Jill Bolte Taylor's Stroke of Insight

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Sunday, June 30, 2013

Universe University

"I do not intend to tiptoe through life, only to arrive safely at death." 

They say ("they" meaning the new teachers, the modern-day buddhas who write self-help books for the masses and whose words mean something for a year or two before being dropped for the next buddha)--they say we are each here to learn something, that we can ask the Universe for the knowledge we want and it will respond to our requests.  That we can even ask for the things we want--money, possessions, power, career success, love, family, physical and emotional health. We must believe we are going to receive these things, and then we will receive them, in spades.

But I think I screwed up somewhere. I've always believed--always known, somehow--that I was here on this earth to learn about love. Not how to get money, power, family etc. but how to love better, how to be a better person, how to lay aside the ego and give of myself.  Not just in romantic relationships but every relationship. So I asked the universe, years ago, for that: please, teach me about love. I thought I was humble then but I was just barely beginning to know what humility (humiliation?) was.

I might as well have said Please, Universe, teach me about excruciating, searing pain; teach me what it feels like to know loss, to know death, failure; to feel abandoned, shat upon and chopped into little bits. It's like asking for patience.  You don't magically become patient overnight. You learn patience through being pushed around, whined at, poked, bossed, sniveled to, vomited upon by your children and then asked to put on your best dress and serve dinner to your husband's direct supervisor. Whose salary you earn for pocket change. (I'm really glad I didn't ask for patience.)

Bottom line is, I think I'm changing my mind. These love lessons are bringing me down like a lion brings down a gazelle--they are tearing into my heart and brain and haunches and spinal cord in ways I never anticipated. And is the meagre payoff (more knowledge about love, ha!) really worth it, for a person who is certifiable several months out of the year anyway? So my proposal is this, Universe: that I switch life-lessons in midstream. Because if all those self-help books are right, I get to have anything I ask for. So my new request is this: I'd like to learn about humor. Yes--about laughter, and finding the funny in everything. Like some kind of laughing saint, I want to learn about how great it is to yuck it up at absolutely anything, including and especially oneself. Show me the saintliness in sarcasm, the holiness in howling with tears of comedy at my own mishaps. That's right--I want to learn about laughing my arse off when my life goes drastically, insanely off the tracks. Why not? Here I am, a person who has always detested routine, bound to a daily ritual of pill-taking, early bedtimes, early wake-times, forbidden alcohol or caffeine (if I want to be healthy--and I don't, not always) or sugar (sugar--!). In essence, asked not to fully live, but admonished against committing suicide. Is my life going to go off the tracks on occasion under this sort of regime, out of sheer rebellion? Yes--resoundingly, yes. If that's not funny, what is?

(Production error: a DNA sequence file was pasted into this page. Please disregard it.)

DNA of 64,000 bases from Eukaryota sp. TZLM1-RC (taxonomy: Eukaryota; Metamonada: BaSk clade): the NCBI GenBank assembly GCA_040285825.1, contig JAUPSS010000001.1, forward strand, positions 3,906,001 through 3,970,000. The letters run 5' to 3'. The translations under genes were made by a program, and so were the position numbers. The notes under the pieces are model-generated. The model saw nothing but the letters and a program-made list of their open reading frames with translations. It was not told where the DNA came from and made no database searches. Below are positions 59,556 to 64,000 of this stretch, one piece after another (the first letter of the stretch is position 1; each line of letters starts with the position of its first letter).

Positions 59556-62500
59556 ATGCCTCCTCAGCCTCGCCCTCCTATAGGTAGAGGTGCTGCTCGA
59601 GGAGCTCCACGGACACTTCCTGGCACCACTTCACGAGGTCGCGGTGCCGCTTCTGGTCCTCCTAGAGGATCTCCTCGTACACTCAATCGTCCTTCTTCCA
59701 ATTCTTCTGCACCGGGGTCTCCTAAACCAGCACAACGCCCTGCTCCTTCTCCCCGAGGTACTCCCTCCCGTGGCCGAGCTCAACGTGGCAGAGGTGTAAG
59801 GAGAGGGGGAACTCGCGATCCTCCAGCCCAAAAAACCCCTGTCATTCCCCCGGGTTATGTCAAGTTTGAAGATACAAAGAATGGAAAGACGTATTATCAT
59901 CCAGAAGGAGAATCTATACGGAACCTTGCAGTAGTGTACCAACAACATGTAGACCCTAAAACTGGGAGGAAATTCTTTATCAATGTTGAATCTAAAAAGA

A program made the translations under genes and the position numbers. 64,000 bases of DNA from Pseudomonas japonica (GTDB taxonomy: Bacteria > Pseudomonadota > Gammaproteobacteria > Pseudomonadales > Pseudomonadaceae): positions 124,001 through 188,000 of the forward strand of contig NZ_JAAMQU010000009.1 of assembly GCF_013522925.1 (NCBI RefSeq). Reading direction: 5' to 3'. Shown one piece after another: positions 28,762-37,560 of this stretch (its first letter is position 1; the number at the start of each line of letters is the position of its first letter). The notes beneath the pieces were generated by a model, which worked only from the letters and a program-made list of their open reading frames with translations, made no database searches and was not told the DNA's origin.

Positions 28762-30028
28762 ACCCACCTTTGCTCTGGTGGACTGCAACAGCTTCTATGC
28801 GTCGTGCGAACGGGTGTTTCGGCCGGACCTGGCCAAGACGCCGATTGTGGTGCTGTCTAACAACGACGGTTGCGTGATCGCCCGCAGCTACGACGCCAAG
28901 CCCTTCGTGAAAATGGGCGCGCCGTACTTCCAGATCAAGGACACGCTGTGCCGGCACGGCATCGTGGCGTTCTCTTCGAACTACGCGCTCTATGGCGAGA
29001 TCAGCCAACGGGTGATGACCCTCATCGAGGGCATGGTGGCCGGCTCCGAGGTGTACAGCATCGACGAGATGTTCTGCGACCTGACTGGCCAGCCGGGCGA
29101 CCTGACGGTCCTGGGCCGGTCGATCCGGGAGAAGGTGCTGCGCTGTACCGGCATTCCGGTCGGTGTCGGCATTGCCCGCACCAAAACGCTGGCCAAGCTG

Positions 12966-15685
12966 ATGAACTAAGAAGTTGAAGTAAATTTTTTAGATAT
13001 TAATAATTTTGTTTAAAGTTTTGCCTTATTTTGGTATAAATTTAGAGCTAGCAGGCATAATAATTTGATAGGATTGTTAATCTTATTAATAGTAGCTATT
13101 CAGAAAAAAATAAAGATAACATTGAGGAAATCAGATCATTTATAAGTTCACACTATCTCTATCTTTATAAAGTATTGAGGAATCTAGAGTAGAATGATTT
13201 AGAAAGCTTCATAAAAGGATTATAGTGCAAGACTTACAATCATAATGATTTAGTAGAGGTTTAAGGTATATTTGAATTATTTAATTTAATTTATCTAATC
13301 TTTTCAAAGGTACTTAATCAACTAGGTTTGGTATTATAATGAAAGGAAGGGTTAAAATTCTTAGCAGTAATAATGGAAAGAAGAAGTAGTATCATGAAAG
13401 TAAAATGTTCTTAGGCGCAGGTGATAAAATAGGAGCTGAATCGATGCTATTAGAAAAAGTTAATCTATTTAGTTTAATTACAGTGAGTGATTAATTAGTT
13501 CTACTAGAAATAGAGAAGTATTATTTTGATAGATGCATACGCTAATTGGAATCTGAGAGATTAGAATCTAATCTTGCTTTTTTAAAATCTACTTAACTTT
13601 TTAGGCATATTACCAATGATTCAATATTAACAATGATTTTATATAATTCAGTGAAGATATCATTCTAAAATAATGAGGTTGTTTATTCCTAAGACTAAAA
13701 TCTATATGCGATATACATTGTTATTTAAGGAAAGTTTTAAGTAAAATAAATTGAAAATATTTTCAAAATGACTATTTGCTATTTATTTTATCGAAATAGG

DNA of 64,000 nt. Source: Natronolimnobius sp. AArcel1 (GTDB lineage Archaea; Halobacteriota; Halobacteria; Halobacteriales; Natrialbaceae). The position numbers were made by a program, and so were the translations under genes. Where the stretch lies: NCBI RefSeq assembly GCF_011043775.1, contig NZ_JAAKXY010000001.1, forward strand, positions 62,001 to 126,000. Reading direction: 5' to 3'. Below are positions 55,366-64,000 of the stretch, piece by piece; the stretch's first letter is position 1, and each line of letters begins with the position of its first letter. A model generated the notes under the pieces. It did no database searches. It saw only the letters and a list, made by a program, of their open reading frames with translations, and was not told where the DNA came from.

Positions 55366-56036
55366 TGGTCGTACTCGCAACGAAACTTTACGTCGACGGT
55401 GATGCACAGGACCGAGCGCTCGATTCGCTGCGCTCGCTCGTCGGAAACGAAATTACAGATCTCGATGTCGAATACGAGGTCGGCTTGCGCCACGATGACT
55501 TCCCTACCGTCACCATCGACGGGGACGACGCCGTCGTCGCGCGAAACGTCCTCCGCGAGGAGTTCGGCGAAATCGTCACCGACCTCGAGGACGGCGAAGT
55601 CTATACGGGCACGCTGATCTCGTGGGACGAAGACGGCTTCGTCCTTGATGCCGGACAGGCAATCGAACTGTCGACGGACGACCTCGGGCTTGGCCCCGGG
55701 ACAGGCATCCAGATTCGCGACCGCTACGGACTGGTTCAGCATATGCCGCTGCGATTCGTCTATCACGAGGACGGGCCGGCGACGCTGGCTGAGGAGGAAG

My reasons for the switch in life lessons, natch, are completely selfish. Because disappointments and failures in love (for anyone, but let me wax narcissistic here, again--surprised?) for a bipolar person are particularly excruciating.  We take everything to extremes. Everything is very, very important; very, very passionately and deeply felt and meaningful and powerful and when we make a decision (such as to be, or not be, with someone) it is fiercely defended up until the very moment where we (just as passionately) change our minds about it. If we do. And I'm not saying we will; but we might. And unfortunately, we believe nobody has the right to get mad/hurt/upset at us for changing our minds about things. Well--that's where the love lessons get particularly searing; terrifying; even nightmarish, for all concerned. Bipolar people will turn inward and spiral into depression and suicidal ideation; they will spike up into mania and hurl themselves onto train tracks--or cut off their ears and mail them to their beloved; they will go numb as fear in the headlights and cease to respond to any stimuli, any helpfulness on the part of friends or family. They will die over complications of love more frequently than anything else. Love gone bad is worse for a BP individual than Stage 4 cancer.

Which is why I'm switching my life major at Universe University to Humor, beginning with Laughter 101. Laughter 101 is where you first begin to learn, when pain announces its throb at your very heart, to find something or someone that makes you smile. YouTube is a good place to start, until you can drag yourself out of the house. Ruminating over the past is not a good place to start, and will lower your grades in Laughter 101. The past is not where you live. And PS? Five minutes ago is the past, sucker--this is the present. Right now. No, now--get it? Go forward. Go into that unknown--where fear lives--one moment at a time, one present, laughing, irreverent moment at a time. Tell fear that you own this moment now; and this one, and this one. Tell fear to go kick rocks. Or as a friend just said to me today: "If you're going through hell, keep going." What have you got to lose? You're already in there. Might as well get up, get going, get through. And let hell's ears ring with the maniacal laughter on your lips.